1. Convert all the trig functions into sine and cosine. Sometimes, you may have lots of cancellation and end up with an easy integral.
2. Use the halfangle formulas to remove powers. This may leave an easy substitution problem.
The rest of this page covers a unique, more specialized strategy that you can try. Once you get more experience, you will be able to tell pretty quickly which strategy is best.
Special Tangent Substitution 

An interesting and special substitution that will often convert trig integrals into a form that can be integrated is to let \(t = \tan(x/2)\). From this we get the list of substitutions in the table below.
\(\displaystyle{ t = \tan(x/2) }\) 
\(\displaystyle{ \sin(x) = \frac{2t}{1+t^2} }\) 
\(\displaystyle{ \cos(x) = \frac{1t^2}{1+t^2} }\) 
\(\displaystyle{ dx = \frac{2}{1+t^2}dt }\) 

This video shows the derivation of these equations. It is recommended that you watch it, so that you will know where the equations come from and how to use them.
video by PatrickJMT 

Okay, let's work some practice problems using this substitution.
Problem Statement 

\(\displaystyle{\int{\frac{dx}{2\sin(x)+\sin(2x)}}}\)
Final Answer 

Problem Statement 

\(\displaystyle{\int{\frac{dx}{2\sin(x)+\sin(2x)}}}\)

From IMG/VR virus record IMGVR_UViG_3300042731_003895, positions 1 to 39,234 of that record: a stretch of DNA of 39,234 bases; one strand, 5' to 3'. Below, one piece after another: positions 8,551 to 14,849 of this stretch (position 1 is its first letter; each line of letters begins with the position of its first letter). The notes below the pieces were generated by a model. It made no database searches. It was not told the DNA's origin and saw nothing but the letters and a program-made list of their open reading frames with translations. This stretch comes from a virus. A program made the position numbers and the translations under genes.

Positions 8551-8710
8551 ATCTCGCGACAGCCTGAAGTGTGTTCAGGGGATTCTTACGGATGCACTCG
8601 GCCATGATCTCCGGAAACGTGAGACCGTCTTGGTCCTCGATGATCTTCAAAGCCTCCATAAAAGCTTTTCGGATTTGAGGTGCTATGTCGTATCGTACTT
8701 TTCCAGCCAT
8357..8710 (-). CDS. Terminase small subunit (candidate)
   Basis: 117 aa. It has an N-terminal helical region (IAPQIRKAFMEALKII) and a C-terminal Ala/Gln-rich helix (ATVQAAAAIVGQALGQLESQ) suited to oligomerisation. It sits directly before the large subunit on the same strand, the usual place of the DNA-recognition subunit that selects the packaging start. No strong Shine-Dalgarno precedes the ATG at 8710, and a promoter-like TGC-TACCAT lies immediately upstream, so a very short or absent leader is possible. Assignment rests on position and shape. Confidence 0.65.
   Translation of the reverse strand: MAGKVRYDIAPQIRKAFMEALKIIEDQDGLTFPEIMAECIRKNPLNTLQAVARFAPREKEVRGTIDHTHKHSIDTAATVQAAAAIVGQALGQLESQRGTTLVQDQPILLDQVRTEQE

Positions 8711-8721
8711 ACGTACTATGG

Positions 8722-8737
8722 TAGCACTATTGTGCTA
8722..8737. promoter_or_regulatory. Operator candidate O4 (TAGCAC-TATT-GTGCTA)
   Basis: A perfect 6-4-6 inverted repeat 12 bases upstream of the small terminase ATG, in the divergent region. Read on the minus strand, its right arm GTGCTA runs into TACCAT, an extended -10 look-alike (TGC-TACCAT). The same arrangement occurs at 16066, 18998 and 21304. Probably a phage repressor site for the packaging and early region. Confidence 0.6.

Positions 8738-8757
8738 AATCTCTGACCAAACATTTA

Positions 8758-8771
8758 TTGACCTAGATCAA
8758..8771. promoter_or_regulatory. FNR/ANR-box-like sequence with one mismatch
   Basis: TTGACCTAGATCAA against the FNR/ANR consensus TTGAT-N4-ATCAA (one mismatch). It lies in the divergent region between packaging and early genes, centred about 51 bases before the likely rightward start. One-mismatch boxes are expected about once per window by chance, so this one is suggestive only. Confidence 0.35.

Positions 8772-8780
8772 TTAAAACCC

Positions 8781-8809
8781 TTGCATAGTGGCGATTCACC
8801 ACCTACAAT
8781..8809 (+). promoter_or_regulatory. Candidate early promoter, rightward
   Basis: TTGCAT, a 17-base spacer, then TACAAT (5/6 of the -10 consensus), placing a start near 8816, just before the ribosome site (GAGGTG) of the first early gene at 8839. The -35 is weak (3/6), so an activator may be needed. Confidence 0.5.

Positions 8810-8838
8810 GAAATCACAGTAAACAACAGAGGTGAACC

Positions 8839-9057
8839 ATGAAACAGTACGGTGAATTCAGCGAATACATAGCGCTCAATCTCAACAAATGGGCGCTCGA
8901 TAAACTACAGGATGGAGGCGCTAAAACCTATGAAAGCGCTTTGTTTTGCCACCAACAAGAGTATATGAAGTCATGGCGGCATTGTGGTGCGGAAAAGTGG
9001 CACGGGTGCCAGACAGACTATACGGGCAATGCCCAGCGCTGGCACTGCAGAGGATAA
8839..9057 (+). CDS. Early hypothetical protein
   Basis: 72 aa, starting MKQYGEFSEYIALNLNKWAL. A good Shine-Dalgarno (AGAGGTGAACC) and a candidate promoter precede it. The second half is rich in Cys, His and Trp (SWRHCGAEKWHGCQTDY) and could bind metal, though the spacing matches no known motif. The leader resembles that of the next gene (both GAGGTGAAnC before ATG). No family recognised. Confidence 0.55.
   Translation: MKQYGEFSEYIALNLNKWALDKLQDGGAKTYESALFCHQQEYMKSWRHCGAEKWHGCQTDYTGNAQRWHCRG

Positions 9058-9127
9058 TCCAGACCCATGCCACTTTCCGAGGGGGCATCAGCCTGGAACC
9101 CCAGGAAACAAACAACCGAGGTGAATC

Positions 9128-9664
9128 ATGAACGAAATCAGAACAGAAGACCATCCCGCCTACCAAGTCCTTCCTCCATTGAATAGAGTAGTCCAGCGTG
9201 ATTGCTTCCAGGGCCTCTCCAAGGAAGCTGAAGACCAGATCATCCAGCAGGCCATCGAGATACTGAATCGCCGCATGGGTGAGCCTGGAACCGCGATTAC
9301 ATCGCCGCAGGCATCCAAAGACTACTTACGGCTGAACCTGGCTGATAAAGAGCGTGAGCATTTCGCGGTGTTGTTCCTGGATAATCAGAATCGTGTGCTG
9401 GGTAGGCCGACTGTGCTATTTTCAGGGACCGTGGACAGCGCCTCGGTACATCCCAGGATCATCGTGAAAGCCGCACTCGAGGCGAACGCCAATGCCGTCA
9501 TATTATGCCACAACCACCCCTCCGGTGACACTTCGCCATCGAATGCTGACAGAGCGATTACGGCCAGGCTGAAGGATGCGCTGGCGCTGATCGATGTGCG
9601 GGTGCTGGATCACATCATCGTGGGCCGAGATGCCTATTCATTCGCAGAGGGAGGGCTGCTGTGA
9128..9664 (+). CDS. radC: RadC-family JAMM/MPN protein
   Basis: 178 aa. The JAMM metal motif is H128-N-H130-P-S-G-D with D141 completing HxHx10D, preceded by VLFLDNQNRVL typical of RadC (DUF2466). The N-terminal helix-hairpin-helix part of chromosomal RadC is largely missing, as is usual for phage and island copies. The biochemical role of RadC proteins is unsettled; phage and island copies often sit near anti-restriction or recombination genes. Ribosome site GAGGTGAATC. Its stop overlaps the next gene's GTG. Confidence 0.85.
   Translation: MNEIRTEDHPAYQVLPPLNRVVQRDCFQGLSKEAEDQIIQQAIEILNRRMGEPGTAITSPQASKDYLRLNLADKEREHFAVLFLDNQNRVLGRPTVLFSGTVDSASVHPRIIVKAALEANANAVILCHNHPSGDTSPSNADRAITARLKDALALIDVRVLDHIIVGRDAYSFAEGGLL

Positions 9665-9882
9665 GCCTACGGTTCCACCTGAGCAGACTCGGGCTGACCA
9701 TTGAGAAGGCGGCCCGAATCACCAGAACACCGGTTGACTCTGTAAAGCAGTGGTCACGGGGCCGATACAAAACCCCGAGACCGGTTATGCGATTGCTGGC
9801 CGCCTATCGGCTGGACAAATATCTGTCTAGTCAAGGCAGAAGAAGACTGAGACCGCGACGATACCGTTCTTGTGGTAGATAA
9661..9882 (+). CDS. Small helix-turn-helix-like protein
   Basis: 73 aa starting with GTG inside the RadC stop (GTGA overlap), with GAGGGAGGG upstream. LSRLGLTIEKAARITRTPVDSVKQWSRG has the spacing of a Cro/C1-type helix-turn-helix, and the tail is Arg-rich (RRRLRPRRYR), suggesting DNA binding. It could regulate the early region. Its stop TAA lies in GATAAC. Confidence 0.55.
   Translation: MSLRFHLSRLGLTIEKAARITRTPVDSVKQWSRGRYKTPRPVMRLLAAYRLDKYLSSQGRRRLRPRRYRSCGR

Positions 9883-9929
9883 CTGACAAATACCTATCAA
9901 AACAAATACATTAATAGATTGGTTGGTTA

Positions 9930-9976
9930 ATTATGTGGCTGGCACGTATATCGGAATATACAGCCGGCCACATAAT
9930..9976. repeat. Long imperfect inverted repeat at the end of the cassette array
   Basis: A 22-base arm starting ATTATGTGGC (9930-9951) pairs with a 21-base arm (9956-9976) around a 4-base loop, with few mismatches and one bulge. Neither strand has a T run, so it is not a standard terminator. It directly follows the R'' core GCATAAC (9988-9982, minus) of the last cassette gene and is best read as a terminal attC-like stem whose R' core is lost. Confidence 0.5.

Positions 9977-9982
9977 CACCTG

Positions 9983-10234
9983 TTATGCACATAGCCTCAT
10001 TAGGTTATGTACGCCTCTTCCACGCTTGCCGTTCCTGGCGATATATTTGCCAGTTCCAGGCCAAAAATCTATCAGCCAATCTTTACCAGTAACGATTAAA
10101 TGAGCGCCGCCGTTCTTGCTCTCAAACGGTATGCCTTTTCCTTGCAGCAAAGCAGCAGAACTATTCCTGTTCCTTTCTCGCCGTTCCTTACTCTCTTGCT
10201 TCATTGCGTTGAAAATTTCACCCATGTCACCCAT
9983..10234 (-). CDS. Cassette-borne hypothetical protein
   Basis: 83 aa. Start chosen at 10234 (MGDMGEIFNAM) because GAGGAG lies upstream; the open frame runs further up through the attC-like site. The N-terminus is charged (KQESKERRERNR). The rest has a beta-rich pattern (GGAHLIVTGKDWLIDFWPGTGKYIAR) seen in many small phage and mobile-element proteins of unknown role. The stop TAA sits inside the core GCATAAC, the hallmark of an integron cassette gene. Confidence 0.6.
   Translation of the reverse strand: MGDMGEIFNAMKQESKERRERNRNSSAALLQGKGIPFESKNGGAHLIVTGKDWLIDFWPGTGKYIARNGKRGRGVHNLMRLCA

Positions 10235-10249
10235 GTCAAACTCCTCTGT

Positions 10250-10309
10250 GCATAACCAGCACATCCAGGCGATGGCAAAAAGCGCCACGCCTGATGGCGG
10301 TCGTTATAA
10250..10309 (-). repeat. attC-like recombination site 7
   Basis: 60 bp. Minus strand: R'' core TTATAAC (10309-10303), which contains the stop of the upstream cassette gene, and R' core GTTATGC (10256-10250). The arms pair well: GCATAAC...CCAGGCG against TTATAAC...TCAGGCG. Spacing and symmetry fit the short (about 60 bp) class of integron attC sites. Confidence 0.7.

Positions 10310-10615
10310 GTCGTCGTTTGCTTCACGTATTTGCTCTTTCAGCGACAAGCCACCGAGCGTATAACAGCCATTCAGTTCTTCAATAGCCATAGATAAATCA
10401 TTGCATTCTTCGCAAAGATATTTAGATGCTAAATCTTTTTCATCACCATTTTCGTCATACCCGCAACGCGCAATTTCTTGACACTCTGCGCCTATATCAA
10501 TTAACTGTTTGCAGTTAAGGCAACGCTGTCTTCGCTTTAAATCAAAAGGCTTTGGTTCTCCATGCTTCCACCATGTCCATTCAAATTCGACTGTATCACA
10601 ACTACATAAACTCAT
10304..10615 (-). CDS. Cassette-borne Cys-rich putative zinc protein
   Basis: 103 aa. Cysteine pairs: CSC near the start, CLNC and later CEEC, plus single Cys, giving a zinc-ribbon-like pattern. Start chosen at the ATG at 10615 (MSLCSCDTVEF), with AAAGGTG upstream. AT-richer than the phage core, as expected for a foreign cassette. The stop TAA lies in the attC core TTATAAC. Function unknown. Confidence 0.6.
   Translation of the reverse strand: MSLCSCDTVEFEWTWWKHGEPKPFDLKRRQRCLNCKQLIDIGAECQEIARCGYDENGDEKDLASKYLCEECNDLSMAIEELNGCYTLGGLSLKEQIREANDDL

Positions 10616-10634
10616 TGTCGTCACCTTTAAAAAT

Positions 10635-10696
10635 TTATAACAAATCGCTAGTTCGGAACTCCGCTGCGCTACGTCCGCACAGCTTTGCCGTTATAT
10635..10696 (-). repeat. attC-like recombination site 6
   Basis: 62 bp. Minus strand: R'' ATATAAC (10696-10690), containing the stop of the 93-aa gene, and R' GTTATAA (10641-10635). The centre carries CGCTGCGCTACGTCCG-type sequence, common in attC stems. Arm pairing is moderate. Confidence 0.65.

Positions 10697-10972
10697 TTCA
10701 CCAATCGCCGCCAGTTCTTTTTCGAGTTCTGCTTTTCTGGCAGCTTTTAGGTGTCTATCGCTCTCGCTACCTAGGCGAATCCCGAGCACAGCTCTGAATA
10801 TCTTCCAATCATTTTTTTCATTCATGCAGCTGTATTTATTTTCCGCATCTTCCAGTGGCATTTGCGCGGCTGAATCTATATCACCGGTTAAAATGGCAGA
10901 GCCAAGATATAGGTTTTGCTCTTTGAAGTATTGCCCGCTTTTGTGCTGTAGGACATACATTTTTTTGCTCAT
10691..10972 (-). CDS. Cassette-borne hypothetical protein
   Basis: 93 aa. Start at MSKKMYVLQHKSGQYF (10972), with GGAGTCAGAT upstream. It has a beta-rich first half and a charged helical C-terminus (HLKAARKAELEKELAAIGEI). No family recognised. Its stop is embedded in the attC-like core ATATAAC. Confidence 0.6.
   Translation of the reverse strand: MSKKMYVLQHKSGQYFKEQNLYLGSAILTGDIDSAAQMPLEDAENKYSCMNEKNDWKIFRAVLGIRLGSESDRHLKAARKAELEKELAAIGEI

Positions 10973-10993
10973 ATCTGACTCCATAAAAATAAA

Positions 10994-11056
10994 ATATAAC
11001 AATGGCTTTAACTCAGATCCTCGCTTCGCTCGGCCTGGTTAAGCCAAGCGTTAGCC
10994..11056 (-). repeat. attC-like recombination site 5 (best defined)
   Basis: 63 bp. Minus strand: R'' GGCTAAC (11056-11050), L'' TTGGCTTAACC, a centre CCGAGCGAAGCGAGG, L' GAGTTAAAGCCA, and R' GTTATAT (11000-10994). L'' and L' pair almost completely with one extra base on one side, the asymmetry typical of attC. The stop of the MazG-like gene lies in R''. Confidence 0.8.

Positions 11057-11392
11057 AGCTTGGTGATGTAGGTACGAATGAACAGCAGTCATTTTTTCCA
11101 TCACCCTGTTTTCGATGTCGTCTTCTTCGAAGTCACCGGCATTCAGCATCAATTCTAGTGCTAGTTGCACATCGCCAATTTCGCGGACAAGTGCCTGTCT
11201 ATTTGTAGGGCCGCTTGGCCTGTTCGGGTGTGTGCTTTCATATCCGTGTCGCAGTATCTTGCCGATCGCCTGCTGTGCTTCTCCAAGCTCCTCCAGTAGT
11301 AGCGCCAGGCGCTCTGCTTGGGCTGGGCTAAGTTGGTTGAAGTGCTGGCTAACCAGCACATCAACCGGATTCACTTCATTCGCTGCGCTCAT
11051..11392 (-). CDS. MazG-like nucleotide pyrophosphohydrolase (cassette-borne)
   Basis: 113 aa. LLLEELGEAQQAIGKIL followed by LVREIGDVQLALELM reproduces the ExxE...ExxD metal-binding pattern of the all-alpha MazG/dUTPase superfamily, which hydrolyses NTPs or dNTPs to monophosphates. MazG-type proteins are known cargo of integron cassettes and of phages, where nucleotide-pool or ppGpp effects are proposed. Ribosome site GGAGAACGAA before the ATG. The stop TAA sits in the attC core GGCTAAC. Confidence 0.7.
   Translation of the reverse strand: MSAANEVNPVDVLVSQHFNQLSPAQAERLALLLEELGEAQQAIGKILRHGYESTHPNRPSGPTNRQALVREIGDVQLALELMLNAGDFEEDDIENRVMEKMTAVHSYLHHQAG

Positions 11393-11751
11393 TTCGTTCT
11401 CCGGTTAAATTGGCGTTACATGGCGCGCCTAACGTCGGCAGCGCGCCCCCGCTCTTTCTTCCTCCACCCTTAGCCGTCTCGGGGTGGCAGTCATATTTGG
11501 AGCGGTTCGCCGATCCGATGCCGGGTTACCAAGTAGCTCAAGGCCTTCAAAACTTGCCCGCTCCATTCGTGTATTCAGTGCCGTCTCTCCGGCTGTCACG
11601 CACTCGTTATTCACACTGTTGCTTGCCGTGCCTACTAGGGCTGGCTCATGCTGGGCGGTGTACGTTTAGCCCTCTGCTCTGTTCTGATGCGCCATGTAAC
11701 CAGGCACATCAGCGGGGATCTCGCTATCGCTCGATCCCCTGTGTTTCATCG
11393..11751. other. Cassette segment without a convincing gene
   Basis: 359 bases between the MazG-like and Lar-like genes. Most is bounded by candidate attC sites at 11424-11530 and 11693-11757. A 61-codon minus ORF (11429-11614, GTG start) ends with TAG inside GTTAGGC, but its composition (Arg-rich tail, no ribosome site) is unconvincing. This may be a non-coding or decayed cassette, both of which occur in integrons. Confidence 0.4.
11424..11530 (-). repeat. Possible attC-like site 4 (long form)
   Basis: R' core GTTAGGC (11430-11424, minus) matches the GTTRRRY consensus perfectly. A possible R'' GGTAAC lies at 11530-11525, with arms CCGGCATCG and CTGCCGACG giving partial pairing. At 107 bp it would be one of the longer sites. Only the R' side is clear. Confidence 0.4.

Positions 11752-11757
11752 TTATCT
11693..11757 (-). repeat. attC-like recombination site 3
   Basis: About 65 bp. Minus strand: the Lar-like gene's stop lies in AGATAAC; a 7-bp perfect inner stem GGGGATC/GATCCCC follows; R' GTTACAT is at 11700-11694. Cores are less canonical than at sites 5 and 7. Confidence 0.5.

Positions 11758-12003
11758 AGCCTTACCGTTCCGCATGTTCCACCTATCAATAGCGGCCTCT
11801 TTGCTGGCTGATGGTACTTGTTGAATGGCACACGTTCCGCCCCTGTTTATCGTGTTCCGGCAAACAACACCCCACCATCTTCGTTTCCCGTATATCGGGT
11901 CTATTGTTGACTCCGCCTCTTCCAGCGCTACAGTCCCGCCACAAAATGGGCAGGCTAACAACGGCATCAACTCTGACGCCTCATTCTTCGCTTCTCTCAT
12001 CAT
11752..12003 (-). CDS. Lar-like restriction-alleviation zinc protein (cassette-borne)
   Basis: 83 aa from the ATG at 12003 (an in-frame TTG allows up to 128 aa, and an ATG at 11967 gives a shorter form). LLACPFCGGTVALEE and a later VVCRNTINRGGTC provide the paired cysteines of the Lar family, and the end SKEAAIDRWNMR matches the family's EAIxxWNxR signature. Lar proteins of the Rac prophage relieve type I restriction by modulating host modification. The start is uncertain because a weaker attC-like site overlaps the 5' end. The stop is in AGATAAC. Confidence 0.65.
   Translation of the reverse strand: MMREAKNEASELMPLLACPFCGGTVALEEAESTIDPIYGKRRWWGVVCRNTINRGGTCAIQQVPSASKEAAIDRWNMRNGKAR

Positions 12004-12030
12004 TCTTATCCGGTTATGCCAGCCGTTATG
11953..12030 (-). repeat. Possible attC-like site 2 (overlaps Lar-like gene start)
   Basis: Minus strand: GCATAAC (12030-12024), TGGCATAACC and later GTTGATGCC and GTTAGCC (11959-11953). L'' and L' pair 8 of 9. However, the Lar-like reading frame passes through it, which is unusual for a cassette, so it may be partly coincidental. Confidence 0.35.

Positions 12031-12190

Solution 

To try to simplify this problem somewhat so that we can get some ideas, we use the identity \(\sin(2x) = 2\sin(x)\cos(x)\) in the denominator.
\(\displaystyle{ \int{ \frac{dx}{2\sin(x)+\sin(2x)} } }\) 
\(\displaystyle{ \int{ \frac{dx}{2\sin(x)+2\sin(x)\cos(x)} } }\) 
\(\displaystyle{ \int{ \frac{dx}{2\sin(x)(1+\cos(x))} } }\) 
We could try substitution letting \(u=1+\cos(x)\) but that doesn't get us anywhere and no other basic substitution will either. So, let's try the substitution \(t=\tan(x/2)\). We know that
\(\displaystyle{ \sin(x) = \frac{2t}{1+t^2} }\) and \(\displaystyle{ \cos(x) = \frac{1t^2}{1+t^2} }\)
From these, we can calculate expressions for \(1+\cos(x)\) and \(2\sin(x)(1+\cos(x))\).
\(\displaystyle{1+\cos(x) = 1 + \frac{1t^2}{1+t^2} }\) 
\(\displaystyle{ \frac{1+t^2}{1+t^2} + \frac{1t^2}{1+t^2} }\) 
\(\displaystyle{ \frac{1+t^2+1t^2}{1+t^2} = \frac{2}{1+t^2} }\) 
\(\displaystyle{ 2\sin(x)(1+\cos(x)) = 2 \left( \frac{2t}{1+t^2} \right) \left( \frac{2}{1+t^2} \right) = \frac{8t}{(1+t^2)^2} }\) 
Now we take the reciprocal of the last expression (since it is in the denominator of the integrand) substitute \(\displaystyle{ dx = \frac{2}{1+t^2}dt }\) and integrate.
\(\displaystyle{ \int{ \frac{(1+t^2)^2}{8t} \frac{2}{1+t^2} dt } }\) 
\(\displaystyle{ \frac{1}{4}\int{ \frac{1+t^2}{t} dt } }\) 
\(\displaystyle{ \frac{1}{4}\int{ \frac{1}{t} + t ~dt} }\) 
\(\displaystyle{ \frac{1}{4} \left[ \ln(t) + \frac{t^2}{2} \right] + C }\) 
\(\displaystyle{ \frac{1}{4} \ln[ \tan(x/2)] + \frac{1}{8}\tan^2 (x/2) + C }\) 
Challenging Question: We checked our answer by using an online system and the answer they gave was
\(\displaystyle{\frac{12\cos^2(x/2)[ \ln(\cos(x/2))  \ln(\sin(x/2)) ]}{4(\cos(x)+1)} + c_1}\)
Can you show that our answer is the same as this?
Final Answer 

\(\displaystyle{ \int{ \frac{dx}{2\sin(x)+\sin(2x)} } = \frac{1}{4}\ln[\tan(x/2)] + \frac{1}{8}\tan^2(x/2)+C }\) 
close solution

Problem Statement 

\(\displaystyle{\int{\frac{dx}{35\sin(x)}}}\)
Solution 

video by PatrickJMT 

close solution